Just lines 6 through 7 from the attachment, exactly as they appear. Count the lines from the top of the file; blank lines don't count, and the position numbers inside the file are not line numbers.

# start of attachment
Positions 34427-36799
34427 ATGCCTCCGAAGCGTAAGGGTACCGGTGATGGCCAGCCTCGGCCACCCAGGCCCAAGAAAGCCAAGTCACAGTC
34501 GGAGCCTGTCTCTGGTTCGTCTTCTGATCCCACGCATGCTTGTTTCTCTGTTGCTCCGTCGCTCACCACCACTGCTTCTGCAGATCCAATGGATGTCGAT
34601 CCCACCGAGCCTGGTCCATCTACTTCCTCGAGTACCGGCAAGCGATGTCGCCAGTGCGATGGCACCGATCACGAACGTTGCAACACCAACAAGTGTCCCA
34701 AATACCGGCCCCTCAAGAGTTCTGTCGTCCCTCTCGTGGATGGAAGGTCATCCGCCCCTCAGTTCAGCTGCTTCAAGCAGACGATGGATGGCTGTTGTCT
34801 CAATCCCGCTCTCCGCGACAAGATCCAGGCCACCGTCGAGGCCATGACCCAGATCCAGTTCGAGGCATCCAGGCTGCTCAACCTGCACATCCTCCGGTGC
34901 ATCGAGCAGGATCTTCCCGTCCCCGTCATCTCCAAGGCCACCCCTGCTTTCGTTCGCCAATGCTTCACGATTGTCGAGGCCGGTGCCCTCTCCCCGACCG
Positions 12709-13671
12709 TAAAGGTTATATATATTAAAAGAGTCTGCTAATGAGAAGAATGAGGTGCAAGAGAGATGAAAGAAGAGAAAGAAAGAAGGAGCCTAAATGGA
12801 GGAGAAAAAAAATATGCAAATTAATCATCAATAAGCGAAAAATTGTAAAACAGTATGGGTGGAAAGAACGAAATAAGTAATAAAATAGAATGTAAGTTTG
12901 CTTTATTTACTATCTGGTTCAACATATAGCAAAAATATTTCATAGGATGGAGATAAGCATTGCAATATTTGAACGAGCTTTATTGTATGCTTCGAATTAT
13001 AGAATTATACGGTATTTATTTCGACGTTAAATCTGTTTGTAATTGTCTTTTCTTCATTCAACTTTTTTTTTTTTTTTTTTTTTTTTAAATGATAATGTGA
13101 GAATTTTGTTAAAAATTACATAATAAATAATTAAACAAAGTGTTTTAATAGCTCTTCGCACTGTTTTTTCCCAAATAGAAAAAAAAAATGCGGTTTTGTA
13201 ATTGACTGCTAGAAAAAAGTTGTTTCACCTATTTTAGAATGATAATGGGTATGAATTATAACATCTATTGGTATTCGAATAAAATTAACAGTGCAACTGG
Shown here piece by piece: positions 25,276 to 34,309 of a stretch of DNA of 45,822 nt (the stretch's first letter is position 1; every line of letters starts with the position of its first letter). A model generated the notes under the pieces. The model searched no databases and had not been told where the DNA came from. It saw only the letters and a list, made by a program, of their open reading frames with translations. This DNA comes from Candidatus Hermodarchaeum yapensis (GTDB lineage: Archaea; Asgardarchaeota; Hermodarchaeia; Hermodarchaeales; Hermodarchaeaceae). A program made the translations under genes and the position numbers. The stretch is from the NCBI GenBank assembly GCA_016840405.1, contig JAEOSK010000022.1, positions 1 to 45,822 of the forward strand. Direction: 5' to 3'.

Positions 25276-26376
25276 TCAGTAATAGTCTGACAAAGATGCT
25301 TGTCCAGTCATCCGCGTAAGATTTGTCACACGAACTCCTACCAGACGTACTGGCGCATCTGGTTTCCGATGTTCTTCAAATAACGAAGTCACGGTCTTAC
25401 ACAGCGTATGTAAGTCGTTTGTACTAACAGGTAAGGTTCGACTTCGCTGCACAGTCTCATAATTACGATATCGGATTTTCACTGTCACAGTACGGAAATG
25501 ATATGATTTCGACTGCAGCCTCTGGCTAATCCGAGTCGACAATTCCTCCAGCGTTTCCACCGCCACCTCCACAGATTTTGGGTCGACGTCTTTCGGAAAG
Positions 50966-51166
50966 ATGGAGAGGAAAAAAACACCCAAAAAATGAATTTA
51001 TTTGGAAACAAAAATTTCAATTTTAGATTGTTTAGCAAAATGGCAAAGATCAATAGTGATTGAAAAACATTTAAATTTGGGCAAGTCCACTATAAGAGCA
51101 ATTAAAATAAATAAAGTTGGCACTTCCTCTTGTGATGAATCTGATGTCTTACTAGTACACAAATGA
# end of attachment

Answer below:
34801 CAATCCCGCTCTCCGCGACAAGATCCAGGCCACCGTCGAGGCCATGACCCAGATCCAGTTCGAGGCATCCAGGCTGCTCAACCTGCACATCCTCCGGTGC
34901 ATCGAGCAGGATCTTCCCGTCCCCGTCATCTCCAAGGCCACCCCTGCTTTCGTTCGCCAATGCTTCACGATTGTCGAGGCCGGTGCCCTCTCCCCGACCG